In a recent interview with a national newspaper, Dr Oduwole recalled what the Buhari administration met on ground in the economic development terrain:
“When the administration came into office in 2015, what was met on ground was the private sector agitating for a friendlier business climate. The private sector always wants more and deserves to have more. I wouldn’t say that there was nothing going on before 2015, but there was a lack of coordination. So you might have one ministry working on a reform, another ministry or agency working on another reform. There was also a big trust deficit between the private sector and government, so we did some fact-finding, engaged with private sector, looked at international best practice, and the World Bank had this ease of doing business programme.”
In 2021, the PEBEC released its inaugural baseline survey Ease of Doing Business Report on Nigeria as part of its collaboration with the National Economic Council (NEC) on ease of doing business. The PEBEC Secretariat has also supported many states in setting up active ease of doing business councils chaired by the governor (eg Nasarawa, Ekiti) or the deputy governor (eg Kaduna) or Secretary to the Government (eg Anambra), the commissioner of finance (eg Edo) or other high-ranking government official. In each state, a reform champion works with a PEBEC template and replicates the model. A World Bank $750 million three-year facility has been secured for Nigeria and under the SABER program and each state that meets certain ease of doing business requirements will be eligible to obtain soft loans, administered on a performance for results basis.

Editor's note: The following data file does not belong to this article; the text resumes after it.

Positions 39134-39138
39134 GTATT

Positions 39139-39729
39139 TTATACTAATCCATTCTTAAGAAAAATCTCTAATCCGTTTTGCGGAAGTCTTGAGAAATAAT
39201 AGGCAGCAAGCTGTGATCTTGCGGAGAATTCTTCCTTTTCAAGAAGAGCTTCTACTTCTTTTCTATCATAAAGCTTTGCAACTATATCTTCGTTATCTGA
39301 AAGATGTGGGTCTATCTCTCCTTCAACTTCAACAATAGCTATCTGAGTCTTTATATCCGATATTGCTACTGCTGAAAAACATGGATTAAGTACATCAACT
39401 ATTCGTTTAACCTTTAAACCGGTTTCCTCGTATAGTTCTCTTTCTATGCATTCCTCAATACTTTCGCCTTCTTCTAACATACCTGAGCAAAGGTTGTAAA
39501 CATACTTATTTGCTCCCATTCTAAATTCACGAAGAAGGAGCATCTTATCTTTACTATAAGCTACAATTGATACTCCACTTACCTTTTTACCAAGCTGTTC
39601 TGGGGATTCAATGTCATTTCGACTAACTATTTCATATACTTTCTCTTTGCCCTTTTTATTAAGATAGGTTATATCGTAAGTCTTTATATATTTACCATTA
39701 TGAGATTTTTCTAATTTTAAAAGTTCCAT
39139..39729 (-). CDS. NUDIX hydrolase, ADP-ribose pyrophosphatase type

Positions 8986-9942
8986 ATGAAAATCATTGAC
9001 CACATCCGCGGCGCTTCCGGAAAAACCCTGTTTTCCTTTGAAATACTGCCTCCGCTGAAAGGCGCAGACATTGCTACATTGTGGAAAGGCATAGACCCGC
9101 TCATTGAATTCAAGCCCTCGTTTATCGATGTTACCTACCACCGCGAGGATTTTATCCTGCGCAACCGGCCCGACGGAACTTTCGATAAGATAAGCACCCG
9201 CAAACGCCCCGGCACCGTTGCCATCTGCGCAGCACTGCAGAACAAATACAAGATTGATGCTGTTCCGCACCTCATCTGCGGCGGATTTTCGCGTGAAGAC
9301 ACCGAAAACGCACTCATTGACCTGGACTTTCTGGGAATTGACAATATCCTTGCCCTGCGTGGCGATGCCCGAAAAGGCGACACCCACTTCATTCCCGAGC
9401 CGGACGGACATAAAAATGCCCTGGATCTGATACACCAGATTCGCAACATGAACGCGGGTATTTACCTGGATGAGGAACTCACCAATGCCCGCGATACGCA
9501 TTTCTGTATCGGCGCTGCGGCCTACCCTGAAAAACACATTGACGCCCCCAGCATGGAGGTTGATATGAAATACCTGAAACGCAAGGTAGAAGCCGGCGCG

The council has also worked closely with some state judiciaries in the establishment of the first small claims court in Lagos in 2018, which, by the end of 2022, had handled over 4000 cases. Similar courts have been established in Kano and seven other states, Jigawa, Ekiti, Ogun, and Edo, the latest being Rivers, with Bayelsa and others expected to join shortly.
Hassan is a business and economy analyst based in Abuja.